Among the four major carriers in the US, the toughest competition, in terms of subscribers and network speeds, is between T-Mobile and Verizon. Both the carriers are always trying to outperform each other. However, a new ruling from the #National Advertising Division or NAD may have given Verizon a slight edge over #T-Mobile.

What is the ruling about?

T-Mobile has claimed in the past that its #4G Lte network speeds are greater than all other US carriers. This caused a dispute between the John Legere-led company and Verizon. The latter filed a complaint with NAD, which is a body that is in charge of reviewing all advertisements to determine if what is being shown to consumers is actually representative of the product in question.

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In this case, the NAD was tasked with finding out whether the 4G LTE speeds offered by T-Mobile was really greater than what Verizon offered or not. Verizon claimed that T-Mobile acquired the network speed data from third-party apps such, as Ookla, which can be termed as crowdsourcing data. These speeds were then compared with the speeds offered by Verizon to its subscribers.

However, the Big Red claims that T-Mobile included the speeds of those Verizon subscribers who had already burned through their 22 GB monthly bandwidth limit. After this limit is crossed, Verizon throttles the speed for the customer and speed tests performed on such a line will not reflect the true speeds that Verizon offers.

The NAD declared that T-Mobile’s speed tests which presented the carrier as having the fastest 4G speeds were biased.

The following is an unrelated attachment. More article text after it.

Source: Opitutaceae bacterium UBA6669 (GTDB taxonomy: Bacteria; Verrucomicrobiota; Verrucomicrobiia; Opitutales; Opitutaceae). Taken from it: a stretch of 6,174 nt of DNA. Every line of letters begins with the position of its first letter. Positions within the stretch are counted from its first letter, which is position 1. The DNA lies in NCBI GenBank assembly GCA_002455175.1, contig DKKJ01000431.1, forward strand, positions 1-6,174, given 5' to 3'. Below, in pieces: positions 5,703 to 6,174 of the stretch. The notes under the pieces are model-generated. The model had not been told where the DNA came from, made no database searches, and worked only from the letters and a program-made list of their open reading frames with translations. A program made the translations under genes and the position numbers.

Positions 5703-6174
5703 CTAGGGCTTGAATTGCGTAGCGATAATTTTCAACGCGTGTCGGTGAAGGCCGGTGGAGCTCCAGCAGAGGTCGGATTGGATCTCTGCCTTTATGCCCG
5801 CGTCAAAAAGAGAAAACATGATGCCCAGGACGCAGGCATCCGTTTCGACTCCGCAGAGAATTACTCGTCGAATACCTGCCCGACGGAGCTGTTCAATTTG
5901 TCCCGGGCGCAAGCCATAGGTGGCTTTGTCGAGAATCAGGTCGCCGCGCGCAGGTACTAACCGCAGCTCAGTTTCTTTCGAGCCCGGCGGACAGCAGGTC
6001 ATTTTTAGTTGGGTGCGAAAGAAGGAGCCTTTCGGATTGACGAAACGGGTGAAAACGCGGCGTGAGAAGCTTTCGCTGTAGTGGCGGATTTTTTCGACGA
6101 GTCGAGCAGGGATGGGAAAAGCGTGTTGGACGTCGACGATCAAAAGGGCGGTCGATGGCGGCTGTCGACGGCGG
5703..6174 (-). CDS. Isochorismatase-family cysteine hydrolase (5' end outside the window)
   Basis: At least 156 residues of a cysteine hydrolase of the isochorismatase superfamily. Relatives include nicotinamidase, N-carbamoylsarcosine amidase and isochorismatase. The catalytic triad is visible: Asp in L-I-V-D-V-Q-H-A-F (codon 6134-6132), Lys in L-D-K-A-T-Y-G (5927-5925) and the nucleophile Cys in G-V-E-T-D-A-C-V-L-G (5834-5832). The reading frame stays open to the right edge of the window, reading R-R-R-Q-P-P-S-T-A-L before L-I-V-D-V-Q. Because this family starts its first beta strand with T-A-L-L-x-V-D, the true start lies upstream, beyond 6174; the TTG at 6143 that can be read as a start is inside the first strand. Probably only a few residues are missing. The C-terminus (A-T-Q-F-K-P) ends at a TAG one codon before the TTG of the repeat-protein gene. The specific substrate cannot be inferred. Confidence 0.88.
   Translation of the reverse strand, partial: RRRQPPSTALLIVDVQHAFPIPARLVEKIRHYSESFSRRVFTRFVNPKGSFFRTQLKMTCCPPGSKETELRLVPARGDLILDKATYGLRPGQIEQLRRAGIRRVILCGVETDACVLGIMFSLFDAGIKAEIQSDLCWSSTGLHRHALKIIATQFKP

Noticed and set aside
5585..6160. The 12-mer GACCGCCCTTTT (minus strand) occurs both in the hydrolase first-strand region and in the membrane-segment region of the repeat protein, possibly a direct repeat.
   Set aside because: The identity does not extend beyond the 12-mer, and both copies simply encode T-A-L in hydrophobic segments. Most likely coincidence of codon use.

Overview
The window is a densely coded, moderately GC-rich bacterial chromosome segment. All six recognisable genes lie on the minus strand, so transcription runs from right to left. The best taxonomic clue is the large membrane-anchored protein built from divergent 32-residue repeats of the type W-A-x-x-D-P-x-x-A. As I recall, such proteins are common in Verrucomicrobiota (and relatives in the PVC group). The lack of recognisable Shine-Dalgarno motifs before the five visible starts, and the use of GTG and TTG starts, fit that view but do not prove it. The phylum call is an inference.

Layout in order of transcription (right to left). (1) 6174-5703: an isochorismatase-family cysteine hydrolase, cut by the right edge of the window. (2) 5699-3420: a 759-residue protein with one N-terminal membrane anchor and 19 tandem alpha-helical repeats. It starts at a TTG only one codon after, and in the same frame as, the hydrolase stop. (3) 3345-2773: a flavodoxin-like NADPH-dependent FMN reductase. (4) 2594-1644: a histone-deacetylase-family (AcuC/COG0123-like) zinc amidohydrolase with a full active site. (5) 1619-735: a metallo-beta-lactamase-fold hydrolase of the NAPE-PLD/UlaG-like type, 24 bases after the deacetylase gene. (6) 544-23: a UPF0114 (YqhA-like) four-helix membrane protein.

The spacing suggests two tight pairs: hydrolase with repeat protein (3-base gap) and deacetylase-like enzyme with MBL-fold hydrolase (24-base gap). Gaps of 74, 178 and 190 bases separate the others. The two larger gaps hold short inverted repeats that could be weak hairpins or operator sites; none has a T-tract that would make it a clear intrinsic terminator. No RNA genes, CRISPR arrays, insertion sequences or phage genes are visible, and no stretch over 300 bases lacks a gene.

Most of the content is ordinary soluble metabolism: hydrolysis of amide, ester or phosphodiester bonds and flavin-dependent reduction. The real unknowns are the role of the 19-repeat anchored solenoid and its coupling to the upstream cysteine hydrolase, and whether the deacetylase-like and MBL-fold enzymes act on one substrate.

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So, T-Mobile cannot claim to have the network with the greatest speeds in any of their advertisements. The NAD ruling also made it clear that T-Mobile can also no longer claim to have a newer 4G LTE connection when compared to Verizon in its advertisements. T-Mobile had dropped these ads as soon as Verizon had filed the complaint with NAD and now it seems will not be able to run them again.

Network coverage claims

Verizon had also filed a complaint against T-Mobile claiming that the latter’s assertion of covering 99.7 percent of the population that Verizon covered was false. However, the NAD said that it had found evidence to support that T-Mobile did cover the 99.7 percent population that Verizon covered. However, this comparison was based on the population and not geographically.

This means that T-Mobile can continue claiming to cover 99.7 percent of the people as Verizon does in its ads, but it cannot depict a map of the entire United States to show the coverage. This is because the map indicates that T-Mobile covers 99.7 percent of the geographical area as Verizon does, which is not true. So, Verizon may perceive this as a form of victory in the war between it and T-Mobile.